And let's be honest - is there anyone who has a sound, a sonic footprint, remotely like his? Since that ill-fated Yes encounter, he has made only one serious musical collaboration with another artist, the Spanish electronic merchants Neuronium, in 1981. Believe me, I've been looking sedulously  for another Vangelis over 20 years and haven't found anyone yet. I remember that many moons past Kitaro was billed as 'the new Vangelis' when Polydor and Kuckuck were first marketing his LPs in the West. Very, very borderline case; only a faint spicing of ethno-exotica, too many synths and some catchy tunes linked the two men. Kitaro never ventured within a country mile of Vangelis's sterner stuff, the likes of the impressive Beaubourg, the lengthy extemporisations of Soil Festivities and China, not to mention entirely incapable of matching the Greek's uncanny talent for textural atmospheres on Blade Runner and Kavafy. One possible comparison might be Russia's Eduard Artemiev, whose film scores, particularly Solaris and Stalker are vaguely Vangeloid in nature.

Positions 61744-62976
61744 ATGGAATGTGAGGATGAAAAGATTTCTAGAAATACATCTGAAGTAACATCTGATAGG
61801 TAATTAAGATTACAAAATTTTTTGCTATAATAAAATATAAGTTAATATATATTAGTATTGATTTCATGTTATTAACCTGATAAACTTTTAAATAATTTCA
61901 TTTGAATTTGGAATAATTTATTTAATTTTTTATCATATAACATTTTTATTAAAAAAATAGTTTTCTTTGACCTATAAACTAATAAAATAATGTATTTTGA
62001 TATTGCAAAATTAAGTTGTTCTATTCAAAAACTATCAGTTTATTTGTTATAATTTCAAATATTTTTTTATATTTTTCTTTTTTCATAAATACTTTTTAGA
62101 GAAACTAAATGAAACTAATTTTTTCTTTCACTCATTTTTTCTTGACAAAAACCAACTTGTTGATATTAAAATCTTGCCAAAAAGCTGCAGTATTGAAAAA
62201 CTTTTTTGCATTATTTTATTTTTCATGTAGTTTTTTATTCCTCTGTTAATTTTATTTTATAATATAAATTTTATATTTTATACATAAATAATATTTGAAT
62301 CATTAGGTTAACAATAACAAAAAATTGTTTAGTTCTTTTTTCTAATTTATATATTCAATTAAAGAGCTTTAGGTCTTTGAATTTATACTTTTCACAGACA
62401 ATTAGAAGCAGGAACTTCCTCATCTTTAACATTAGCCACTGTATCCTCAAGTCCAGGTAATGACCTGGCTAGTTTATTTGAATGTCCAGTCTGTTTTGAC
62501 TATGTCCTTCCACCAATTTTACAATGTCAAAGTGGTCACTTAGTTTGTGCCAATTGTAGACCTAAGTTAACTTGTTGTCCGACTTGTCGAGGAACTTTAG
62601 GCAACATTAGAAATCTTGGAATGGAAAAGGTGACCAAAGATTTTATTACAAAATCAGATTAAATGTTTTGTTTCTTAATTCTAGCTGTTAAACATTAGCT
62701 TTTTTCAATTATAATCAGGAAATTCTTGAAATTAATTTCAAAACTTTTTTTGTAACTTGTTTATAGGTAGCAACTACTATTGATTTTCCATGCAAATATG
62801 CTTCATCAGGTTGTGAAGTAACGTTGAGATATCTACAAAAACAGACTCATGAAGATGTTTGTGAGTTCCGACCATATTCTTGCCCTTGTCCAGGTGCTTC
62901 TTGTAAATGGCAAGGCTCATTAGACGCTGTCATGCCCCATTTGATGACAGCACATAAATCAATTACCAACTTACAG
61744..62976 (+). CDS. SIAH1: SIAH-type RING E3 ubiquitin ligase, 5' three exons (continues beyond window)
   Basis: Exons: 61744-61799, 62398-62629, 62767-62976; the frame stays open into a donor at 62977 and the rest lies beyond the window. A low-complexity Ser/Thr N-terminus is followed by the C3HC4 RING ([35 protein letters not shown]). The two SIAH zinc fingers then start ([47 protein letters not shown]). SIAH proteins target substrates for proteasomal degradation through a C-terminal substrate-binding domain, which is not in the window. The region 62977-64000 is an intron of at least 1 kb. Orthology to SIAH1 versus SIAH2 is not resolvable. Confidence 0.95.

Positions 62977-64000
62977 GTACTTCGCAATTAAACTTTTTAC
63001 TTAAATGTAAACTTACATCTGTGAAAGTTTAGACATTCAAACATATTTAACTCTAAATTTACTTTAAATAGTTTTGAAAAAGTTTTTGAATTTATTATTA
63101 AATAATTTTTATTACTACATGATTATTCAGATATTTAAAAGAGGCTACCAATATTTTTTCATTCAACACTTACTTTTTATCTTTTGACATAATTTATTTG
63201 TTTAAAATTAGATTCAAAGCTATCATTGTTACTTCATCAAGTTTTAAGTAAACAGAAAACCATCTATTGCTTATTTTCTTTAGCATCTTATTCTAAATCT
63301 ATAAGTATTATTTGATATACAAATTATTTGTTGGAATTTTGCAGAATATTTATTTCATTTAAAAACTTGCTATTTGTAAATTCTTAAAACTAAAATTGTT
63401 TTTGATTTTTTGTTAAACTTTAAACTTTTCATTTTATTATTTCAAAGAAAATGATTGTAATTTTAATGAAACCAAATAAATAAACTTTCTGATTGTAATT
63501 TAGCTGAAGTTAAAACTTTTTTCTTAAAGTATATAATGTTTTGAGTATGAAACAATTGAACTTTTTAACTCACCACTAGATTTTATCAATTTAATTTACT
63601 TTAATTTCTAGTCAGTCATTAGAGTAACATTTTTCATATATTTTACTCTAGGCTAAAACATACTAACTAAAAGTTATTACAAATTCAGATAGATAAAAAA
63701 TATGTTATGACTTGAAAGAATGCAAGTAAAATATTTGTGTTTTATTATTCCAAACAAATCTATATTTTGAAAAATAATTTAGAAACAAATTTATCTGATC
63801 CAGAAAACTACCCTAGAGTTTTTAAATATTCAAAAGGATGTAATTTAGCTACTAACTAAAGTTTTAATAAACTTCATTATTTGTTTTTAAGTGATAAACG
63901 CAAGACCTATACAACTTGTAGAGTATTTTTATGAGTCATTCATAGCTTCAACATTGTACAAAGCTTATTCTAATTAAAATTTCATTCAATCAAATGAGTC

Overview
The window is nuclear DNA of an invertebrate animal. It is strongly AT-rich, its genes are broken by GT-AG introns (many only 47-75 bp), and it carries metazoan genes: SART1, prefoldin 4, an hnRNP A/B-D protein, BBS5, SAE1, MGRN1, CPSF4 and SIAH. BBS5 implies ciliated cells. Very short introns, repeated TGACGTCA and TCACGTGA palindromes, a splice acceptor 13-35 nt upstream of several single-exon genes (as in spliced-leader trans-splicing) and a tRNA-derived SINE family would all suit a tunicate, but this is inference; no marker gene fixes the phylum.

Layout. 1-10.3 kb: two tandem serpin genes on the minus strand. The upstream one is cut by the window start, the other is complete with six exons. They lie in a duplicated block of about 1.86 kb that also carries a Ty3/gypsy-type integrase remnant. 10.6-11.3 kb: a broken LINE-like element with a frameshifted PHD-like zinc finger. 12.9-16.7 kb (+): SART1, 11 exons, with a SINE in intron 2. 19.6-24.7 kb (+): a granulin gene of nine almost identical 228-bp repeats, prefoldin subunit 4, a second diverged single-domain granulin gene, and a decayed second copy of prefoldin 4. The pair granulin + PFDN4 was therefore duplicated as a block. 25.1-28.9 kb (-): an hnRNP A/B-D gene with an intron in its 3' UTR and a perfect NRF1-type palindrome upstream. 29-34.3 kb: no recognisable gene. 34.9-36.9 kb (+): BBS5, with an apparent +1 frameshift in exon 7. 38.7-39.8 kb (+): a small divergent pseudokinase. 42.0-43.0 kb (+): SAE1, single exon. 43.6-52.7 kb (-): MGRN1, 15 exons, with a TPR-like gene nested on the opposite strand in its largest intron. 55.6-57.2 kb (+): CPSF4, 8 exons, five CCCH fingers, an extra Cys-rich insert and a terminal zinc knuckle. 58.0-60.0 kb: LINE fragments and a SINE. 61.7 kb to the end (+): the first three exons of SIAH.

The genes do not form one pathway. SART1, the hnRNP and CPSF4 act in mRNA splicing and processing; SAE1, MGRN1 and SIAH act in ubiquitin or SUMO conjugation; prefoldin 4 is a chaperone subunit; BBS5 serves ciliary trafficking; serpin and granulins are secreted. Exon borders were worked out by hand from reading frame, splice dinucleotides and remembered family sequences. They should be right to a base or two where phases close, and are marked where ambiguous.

Perhaps the best and closest analogue is, tellingly, Jon Anderson's Olias of Sunhillow, which mysteriously credits Vangelis, although most intelligence suggests the Greek never played on the album. Listening to this quite unique artefact, not to mention the pair's four-album collaboration, it's hard to credit that Vangelis didn't do a bit more than suggest what hardware to buy and fit a few pick-ups. Sunhillow is - I am sure nobody would disagree - quite unlike anything else not only in prog, but in popular music per se. Apart from perhaps - you've guessed it - Vangelis. And is Sunhillow prog? I rather think it is.